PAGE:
Northeast China sees two coal mine disasters in two days
The need for coal to fuel our cities sometimes means that corners have been cut to provide a competitive price in the marketplace, thus the possibility of major disasters increase, that is the case with two Coal mines in China, that only one day apart had major disasters where people have lost their lives.
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At least 13 workers were killed and ten injured in a coal mine fire in the north-eastern province of Liaoning yesterday, while in Heilongjiang on 16 December, a gas explosion has almost certainly killed 19 miners, the official Chinese media reported today.
The fire at the mine in Huludao, Liaoning, was reportedly ignited during welding work in the construction of an auxiliary tunnel. The gas explosion at the Xiangyang Mine near the city of Hegangoccurred mid-afternoon on Wednesday when 52 miners were underground. The Xinhua News Agencyreported that 33 miners had escaped but, after 24 hours, 19 workers remained trapped with little hope of survival.
The carbon monoxide level in the Xiangyang Mine was 700 times the safe limit and temperatures were up to 65 degrees centigrade making immediate rescue impossible, Xinhua said. One 20-year veteran described the rescue operation as the most dangerous he had ever experienced.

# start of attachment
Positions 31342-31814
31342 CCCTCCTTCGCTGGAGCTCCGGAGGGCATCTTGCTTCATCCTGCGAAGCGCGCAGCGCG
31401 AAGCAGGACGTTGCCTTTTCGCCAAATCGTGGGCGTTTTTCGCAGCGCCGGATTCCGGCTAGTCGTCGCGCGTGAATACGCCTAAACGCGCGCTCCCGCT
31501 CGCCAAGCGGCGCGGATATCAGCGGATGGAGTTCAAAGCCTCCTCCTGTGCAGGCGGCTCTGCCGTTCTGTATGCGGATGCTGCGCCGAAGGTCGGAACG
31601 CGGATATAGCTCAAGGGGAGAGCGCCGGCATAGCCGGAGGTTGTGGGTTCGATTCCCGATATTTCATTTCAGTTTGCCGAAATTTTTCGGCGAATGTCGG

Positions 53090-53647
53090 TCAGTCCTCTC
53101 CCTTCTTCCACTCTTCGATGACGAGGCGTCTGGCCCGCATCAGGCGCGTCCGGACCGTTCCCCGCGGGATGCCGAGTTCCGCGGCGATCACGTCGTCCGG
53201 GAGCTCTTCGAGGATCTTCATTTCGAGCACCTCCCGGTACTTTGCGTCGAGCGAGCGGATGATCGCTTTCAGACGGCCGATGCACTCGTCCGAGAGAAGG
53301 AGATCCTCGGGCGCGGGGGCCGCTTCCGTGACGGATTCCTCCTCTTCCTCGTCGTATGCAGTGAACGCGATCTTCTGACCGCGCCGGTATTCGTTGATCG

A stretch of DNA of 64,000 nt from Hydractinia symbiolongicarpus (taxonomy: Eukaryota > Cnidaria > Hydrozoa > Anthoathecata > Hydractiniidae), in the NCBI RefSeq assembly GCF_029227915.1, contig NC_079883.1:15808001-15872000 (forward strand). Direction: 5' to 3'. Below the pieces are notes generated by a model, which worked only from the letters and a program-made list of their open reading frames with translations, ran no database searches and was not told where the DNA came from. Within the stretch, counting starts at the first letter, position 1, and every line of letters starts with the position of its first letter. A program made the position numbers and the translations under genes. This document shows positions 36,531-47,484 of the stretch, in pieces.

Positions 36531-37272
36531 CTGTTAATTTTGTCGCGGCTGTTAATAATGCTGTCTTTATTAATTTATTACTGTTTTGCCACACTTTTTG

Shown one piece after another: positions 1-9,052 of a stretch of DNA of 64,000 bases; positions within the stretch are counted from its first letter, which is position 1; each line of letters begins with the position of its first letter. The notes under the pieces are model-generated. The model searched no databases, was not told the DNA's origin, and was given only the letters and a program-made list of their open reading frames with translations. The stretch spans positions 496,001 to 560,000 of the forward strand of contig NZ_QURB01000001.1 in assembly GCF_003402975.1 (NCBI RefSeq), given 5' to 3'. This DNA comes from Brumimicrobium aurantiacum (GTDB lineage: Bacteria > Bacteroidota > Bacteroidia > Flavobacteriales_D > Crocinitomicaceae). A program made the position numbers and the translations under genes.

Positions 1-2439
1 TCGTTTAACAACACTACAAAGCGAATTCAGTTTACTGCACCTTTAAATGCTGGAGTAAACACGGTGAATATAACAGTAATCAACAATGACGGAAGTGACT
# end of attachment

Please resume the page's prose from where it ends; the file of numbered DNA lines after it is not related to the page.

The Xiangyang Coal Mine in Hegang, Heilongjiang. Photo CCTV News
While coal mine safety in China’s coal heartland of Shanxi has improved over the last decade, accidents in the northeast and remoter areas of southwest China remain a common occurrence. Coal mining in these areas tends to be more difficult and expensive, and local governments generally do not enforce safety standards.
Less than a month ago, on 20 November, a fire which started on a conveyor belt at the Xinghua Coal Mine in Heilongjiang killed at least 21 miners. The mine was owned and operated by the troubled Longmay Mining Group, the state-owned conglomerate which reported losses of six billion yuan last year and, in September this year, announced plans to lay off 100,000 employees, about 40 percent of its workforce.
In China as a whole, there were 931 coal mine deaths in 2014, the first time the annual death toll had fallen below 1,000 for at least two decades. However, a lot of this reduction can be accounted for by falling production. In many coal mines, safety standards per se have not significantly improved, and the lack of profit means that even less attention is being paid to safety.